In County of Maui v. Hawai’i Wildlife Fund, the Supreme Court held that “the statute requires a permit when there is a direct discharge from a point source into navigable waters or when there is the functional equivalent of a direct discharge.” The Court thus confirmed that some discharges traveling from point sources to navigable waters via intermediate nonnavigable and non-point- source “conduits” require permitting under the Clean Water Act. However, the meaning of “functional equivalence” was left ambiguous, and the Court’s proposed list of factors to determine functional equivalence was incomplete. This standard and its attendant factors, if applied incorrectly, risk undermining the purpose of the Clean Water Act. In this Note, I clarify that functional equivalence should be determined by the potential impact that an indirect point-source discharge can have on a navigable water. This is consistent with the Clean Water Act’s purpose and common-law origins and with judicial and regulatory history. The factors identified in County of Maui v. Hawai’i Wildlife Fund should be understood as indicia for determining an indirect discharge’s potential to impact navigable waters. Using the Clean Water Act’s public-nuisance and strict- liability roots, I also propose additional indicia that can determine whether functional equivalence holds for the purposes of permitting under different discharge scenarios.
It is no secret that the chemicals present in pesticides can damage environmental and human health. Preventing this damage is why the process of registering pesticides is so crucial. In National Family Farm Coalition v. U.S. Environmental Protection Agency, the Ninth Circuit Court upheld the U.S. Environmental Protection Agency’s (EPA) registration of the new pesticide Enlist Duo.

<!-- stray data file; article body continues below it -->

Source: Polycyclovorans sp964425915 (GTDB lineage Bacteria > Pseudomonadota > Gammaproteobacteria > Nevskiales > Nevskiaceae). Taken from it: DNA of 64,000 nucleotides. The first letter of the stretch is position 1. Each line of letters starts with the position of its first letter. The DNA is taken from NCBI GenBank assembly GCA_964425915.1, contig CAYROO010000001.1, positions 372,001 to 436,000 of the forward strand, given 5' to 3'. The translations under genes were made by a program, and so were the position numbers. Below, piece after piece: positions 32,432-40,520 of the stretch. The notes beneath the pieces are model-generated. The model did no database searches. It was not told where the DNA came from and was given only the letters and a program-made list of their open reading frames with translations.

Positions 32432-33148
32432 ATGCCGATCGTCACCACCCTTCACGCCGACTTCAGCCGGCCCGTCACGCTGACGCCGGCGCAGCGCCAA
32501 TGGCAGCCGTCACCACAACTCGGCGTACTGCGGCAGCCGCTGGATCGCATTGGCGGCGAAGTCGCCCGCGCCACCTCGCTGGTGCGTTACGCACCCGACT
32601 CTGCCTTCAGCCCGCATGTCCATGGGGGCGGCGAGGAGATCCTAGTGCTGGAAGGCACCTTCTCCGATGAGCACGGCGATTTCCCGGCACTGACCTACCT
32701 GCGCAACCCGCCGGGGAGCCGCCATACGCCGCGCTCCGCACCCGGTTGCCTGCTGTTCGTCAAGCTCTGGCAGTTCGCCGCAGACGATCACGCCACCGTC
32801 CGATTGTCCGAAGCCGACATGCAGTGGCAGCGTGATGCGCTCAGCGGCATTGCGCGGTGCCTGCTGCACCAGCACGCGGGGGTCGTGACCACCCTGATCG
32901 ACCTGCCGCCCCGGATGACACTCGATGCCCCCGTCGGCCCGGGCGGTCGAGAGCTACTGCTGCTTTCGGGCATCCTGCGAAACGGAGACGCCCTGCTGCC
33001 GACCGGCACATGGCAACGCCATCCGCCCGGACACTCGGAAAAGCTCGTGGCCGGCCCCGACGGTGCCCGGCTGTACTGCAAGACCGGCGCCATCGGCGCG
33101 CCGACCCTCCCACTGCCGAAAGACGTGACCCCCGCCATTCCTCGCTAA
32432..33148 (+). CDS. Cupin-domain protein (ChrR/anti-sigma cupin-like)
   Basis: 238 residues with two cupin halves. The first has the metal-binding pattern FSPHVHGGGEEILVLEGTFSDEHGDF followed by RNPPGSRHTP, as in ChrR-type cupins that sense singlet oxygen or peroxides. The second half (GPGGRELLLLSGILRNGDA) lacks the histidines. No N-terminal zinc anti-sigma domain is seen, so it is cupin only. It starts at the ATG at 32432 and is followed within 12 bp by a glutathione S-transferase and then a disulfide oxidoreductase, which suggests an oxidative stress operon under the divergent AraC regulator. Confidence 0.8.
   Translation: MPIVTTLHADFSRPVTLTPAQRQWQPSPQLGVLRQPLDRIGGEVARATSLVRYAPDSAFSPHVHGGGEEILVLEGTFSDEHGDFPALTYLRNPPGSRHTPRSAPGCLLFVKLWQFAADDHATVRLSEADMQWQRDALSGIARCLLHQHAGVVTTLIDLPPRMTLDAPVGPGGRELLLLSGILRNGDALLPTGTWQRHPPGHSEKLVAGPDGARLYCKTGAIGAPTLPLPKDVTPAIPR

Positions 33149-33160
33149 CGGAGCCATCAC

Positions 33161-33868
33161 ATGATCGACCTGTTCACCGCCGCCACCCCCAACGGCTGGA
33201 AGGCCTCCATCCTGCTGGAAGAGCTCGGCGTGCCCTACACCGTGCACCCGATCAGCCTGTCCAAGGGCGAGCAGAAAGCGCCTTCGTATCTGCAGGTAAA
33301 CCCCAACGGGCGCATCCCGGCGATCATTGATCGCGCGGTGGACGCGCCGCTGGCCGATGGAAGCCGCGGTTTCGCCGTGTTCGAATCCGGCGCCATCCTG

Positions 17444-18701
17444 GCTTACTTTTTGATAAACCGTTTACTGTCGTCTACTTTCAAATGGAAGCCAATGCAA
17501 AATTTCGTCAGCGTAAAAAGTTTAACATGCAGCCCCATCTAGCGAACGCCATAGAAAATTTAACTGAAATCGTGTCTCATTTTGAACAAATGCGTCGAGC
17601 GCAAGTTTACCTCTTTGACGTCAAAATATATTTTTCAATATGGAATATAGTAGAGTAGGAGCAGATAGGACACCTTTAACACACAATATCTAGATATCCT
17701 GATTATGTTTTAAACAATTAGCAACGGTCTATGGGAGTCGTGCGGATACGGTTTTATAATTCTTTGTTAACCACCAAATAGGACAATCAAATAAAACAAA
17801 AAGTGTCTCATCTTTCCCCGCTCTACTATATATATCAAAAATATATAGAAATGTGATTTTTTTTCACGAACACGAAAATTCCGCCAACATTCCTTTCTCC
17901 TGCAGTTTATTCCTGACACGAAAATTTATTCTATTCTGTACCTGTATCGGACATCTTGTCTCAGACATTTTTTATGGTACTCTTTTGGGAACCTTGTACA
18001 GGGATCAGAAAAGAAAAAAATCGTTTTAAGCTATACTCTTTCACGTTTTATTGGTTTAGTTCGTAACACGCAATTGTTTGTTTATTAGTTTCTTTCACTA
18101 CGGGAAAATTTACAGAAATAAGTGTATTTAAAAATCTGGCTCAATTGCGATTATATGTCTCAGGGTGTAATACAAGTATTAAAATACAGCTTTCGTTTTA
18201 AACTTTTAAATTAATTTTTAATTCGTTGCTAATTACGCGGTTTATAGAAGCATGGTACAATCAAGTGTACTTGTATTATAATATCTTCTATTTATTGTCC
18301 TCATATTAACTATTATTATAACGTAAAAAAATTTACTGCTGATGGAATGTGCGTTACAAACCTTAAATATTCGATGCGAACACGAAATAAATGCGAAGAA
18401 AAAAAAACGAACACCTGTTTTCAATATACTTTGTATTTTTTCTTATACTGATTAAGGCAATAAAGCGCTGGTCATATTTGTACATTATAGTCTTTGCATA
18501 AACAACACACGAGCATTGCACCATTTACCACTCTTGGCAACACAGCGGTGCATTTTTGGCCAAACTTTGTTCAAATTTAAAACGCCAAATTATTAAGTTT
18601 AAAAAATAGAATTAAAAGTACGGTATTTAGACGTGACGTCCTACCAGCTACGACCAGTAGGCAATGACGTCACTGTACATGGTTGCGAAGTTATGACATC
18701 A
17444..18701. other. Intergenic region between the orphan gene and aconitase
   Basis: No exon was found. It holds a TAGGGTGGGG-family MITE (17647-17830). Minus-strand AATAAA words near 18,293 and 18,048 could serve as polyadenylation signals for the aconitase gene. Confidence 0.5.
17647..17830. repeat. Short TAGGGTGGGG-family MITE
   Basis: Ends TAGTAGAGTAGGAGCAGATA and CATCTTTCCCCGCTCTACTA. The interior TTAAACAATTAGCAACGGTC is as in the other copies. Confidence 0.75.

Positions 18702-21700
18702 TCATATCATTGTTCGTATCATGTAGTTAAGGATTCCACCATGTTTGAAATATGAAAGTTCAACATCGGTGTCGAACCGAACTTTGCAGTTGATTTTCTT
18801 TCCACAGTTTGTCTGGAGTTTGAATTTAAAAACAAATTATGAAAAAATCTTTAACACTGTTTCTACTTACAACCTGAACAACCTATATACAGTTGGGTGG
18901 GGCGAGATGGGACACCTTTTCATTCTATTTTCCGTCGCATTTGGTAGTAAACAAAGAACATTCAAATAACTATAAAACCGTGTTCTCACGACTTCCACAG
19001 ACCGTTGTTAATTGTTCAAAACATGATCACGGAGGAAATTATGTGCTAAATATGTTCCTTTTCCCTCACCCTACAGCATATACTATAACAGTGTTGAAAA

Advisory committees serve vital roles in the Environmental Protection Agency (EPA) and other federal agencies. At EPA, advisory committees review the scientific basis of the agency’s decision making, revise air quality standards, and advise the agency on its research program, among other functions. In 2017, EPA issued a directive titled “Strengthening and Improving Membership on EPA Federal Advisory Committees” (“Directive”). The Directive announced that EPA would no longer allow EPA grant recipients to serve on the agency’s advisory committees. This policy resulted in an apparent industry tilt on EPA scientific committees after grant-receiving academic scientists were removed and replaced with scientists with industry ties. The Directive was ultimately the subject of three separate lawsuits, all which resulted either in the Directive being struck down or in the reversal of a trial court decision in favor of EPA.
My decision to write about the Congressional Review Act (CRA) in the fall of 2020 launched the beginning of an academic journey marked by several unexpected twists and turns. I originally chose to write about the CRA because, like many political theorists at the time, I was curious whether a Democrat-controlled Congress and presidency might utilize the CRA to rescind Trump-era agency rules (just as the Republican-led 115th Congress did for Obama-era regulations in 2017). But while I was intrigued by the possibility of using the CRA to strengthen environmental protections in the short term, I was terrified by the long-term implications of reinstating what is essentially a legislative veto.